Moreover, Churchill took no action whatsoever to repeal the infamous 1939 White Paper, virtually banning Jewish immigration into Palestine. He upheld throughout the war the disgusting policy that required the Royal Navy to turn refugee boats carrying hundreds of terrified, doomed people back to certain extermination in European ports. He never even attempted to bribe or persuade Arab leaders to ameliorate their blanket opposition to Jewish immigration into Palestine. As James documents, FDR, by contrast did at least attempt such a policy with the king of Saudi Arabia in 1942. Ibn Saud, of course, flatly rejected it.
Nor did Churchill, unlike Thatcher's father, have anything to do with the greatest positive achievement of Britain in the face of the Holocaust, the kindertransport, which rescued 10,000 Jewish children from Germany between Kristallnacht in November 1938 and the outbreak of war in September 1939.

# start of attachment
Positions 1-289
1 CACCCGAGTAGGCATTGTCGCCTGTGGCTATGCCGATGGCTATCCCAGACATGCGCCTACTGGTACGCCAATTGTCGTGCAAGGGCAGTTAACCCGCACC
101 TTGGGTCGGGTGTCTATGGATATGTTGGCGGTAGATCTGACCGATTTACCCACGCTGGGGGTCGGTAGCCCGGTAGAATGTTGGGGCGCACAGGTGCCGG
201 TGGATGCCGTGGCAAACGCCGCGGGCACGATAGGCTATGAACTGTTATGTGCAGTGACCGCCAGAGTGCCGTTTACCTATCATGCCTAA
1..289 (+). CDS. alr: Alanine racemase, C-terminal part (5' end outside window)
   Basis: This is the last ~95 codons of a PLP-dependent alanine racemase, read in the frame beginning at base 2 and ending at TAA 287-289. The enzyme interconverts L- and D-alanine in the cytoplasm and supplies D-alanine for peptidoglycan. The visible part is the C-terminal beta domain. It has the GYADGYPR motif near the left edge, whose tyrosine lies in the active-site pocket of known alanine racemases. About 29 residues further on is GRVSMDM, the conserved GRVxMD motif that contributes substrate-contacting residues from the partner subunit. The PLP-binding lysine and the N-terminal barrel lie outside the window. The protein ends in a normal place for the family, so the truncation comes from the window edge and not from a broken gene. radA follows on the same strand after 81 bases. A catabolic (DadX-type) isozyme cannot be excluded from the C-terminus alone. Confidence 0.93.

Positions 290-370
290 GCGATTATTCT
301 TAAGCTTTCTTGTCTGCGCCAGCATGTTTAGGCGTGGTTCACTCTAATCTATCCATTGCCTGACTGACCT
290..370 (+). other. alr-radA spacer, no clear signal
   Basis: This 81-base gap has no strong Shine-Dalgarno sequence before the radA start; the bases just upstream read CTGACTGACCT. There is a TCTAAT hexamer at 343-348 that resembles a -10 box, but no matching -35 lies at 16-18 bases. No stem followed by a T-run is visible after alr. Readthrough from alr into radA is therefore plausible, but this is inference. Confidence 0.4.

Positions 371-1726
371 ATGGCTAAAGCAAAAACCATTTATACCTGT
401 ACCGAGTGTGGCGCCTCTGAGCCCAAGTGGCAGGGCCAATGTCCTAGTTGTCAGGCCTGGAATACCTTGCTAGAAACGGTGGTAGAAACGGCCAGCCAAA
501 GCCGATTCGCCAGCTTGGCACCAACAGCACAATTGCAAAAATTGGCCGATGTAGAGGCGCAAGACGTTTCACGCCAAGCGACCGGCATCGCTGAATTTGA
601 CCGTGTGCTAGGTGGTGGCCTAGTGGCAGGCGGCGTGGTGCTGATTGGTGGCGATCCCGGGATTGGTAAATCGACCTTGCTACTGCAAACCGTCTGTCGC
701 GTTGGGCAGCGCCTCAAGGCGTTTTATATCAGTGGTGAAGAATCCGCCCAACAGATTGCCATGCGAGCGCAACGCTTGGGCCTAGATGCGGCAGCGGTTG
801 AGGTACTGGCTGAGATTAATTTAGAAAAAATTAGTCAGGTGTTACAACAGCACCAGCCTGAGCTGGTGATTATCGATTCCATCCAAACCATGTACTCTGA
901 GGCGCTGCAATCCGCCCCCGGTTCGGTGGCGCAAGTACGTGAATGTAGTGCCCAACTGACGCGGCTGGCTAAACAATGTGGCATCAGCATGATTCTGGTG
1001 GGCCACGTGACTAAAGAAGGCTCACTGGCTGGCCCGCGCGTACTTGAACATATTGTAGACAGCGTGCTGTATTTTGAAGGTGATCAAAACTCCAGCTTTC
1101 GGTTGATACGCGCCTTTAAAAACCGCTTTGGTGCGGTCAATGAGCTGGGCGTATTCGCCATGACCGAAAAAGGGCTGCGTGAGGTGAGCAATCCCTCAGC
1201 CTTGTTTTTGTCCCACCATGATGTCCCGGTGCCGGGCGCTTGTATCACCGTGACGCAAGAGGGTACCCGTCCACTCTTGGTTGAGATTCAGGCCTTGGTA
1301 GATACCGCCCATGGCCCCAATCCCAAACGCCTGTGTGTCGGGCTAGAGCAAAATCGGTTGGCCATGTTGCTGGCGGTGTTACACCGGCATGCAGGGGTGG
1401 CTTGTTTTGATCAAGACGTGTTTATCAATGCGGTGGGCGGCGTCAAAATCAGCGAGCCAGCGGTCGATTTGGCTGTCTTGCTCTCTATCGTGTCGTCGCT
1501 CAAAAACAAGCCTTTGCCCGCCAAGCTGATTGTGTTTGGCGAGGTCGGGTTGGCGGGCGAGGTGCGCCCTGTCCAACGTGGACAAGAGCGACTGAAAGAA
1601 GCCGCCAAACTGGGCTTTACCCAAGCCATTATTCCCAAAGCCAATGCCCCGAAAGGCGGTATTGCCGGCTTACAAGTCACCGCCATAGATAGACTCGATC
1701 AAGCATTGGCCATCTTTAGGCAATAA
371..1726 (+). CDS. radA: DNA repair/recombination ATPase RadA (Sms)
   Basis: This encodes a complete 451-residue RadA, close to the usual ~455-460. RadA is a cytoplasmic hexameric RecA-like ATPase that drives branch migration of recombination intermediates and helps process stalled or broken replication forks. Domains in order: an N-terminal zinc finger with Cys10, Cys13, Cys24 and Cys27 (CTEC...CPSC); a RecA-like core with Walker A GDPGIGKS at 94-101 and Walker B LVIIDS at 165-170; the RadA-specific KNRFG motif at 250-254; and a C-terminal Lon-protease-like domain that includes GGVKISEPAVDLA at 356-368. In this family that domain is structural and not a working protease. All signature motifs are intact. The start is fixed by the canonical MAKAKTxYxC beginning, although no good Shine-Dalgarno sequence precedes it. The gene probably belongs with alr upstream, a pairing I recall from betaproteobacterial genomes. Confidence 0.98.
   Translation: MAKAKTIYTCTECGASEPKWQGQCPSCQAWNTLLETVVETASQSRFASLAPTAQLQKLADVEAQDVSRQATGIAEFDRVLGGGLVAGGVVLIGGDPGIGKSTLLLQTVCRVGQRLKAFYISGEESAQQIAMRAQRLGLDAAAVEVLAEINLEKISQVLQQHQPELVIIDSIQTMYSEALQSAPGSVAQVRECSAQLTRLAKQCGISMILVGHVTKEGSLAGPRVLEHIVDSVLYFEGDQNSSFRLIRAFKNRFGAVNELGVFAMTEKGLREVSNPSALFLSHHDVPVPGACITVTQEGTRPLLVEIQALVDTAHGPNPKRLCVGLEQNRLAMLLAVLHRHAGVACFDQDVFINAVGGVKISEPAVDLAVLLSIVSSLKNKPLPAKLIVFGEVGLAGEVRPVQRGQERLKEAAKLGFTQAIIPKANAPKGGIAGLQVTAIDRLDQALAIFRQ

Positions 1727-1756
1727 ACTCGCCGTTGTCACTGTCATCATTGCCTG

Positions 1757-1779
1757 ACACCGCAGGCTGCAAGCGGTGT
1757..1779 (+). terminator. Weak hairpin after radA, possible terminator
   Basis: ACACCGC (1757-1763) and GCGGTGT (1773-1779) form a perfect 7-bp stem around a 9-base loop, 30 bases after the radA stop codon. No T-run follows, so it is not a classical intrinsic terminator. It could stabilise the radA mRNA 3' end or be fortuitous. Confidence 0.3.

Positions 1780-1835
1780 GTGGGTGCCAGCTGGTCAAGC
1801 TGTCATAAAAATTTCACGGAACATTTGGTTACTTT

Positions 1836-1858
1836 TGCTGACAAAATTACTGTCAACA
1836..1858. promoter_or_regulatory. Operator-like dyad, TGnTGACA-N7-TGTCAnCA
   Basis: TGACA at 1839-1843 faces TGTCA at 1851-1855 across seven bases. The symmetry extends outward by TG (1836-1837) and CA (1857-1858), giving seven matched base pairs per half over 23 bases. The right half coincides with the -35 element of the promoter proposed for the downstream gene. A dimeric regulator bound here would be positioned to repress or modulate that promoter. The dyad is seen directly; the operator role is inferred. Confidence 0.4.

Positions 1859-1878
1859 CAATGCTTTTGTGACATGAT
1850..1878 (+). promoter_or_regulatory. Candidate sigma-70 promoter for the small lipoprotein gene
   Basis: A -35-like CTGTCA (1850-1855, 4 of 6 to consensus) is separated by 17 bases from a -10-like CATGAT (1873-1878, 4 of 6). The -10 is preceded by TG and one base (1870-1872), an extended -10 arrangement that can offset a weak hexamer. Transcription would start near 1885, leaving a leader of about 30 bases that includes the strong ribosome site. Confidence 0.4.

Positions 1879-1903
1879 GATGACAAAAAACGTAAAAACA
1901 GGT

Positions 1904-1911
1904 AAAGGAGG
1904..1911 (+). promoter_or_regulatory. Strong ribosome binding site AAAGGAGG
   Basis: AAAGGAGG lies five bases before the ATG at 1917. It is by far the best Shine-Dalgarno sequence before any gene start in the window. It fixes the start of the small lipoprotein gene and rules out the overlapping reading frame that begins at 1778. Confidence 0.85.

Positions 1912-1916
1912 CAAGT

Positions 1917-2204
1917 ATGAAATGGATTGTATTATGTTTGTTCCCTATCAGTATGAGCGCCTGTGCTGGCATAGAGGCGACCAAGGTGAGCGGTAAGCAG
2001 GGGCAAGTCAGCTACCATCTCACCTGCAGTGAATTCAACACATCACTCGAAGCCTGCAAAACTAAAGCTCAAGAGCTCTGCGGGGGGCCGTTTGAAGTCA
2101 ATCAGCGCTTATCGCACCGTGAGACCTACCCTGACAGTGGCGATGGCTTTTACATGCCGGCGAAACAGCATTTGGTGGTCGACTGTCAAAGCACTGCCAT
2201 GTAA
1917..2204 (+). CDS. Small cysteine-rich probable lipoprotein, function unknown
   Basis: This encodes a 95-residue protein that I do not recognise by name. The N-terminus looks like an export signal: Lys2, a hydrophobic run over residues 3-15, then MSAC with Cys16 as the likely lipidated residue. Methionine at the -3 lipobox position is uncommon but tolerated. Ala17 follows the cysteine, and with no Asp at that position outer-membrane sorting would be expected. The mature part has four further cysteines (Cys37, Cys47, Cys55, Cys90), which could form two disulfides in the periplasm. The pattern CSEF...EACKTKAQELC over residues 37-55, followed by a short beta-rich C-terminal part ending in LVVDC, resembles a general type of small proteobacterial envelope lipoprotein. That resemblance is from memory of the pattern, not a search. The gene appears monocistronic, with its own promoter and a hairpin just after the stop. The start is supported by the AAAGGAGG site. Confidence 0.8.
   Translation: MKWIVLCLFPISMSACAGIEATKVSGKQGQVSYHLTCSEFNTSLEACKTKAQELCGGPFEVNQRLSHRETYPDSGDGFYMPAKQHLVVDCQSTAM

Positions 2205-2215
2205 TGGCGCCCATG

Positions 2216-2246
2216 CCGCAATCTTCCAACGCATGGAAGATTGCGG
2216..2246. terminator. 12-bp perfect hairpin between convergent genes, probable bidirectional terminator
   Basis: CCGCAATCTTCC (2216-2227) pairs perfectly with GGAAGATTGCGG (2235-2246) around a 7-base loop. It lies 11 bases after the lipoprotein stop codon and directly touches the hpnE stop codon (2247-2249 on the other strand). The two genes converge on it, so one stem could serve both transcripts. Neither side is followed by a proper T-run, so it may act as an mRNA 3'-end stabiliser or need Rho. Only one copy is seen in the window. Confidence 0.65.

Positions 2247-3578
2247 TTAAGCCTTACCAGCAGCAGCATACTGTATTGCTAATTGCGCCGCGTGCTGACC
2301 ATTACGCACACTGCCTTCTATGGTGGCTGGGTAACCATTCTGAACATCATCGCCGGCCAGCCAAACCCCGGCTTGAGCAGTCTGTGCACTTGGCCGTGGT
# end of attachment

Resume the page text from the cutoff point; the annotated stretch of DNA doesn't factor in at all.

In fact, the outstanding figure in the British establishment who was extremely active in privately opening doors for the kindertransport was former prime minister Stanley Baldwin, who also resolutely kept the immigration doors to Palestine open during his six crucial years running the British government from 1931 to 1937.
The kindertransport was also greatly aided by a deeply sympathetic home secretary, Samuel Hoare. Churchill loathed Baldwin and Hoare as appeasers, but they had vastly better records on Jewish rescue than he did.
Churchill’s one real gesture of approval for Israel – and it was a passive one – was when his post-war government in 1954 approved the sale of Gloster Meteor jet fighters to the embattled young state. Even then, the real credit for pushing through approval for the deal belonged to the now forgotten secretary of state for air, William Sidney, Lord De L’Isle and Dudley.
This real record, honorably chronicled by James, is far removed from the wondrous Churchill myth. But when we grow up, we have to learn to put fairytales aside.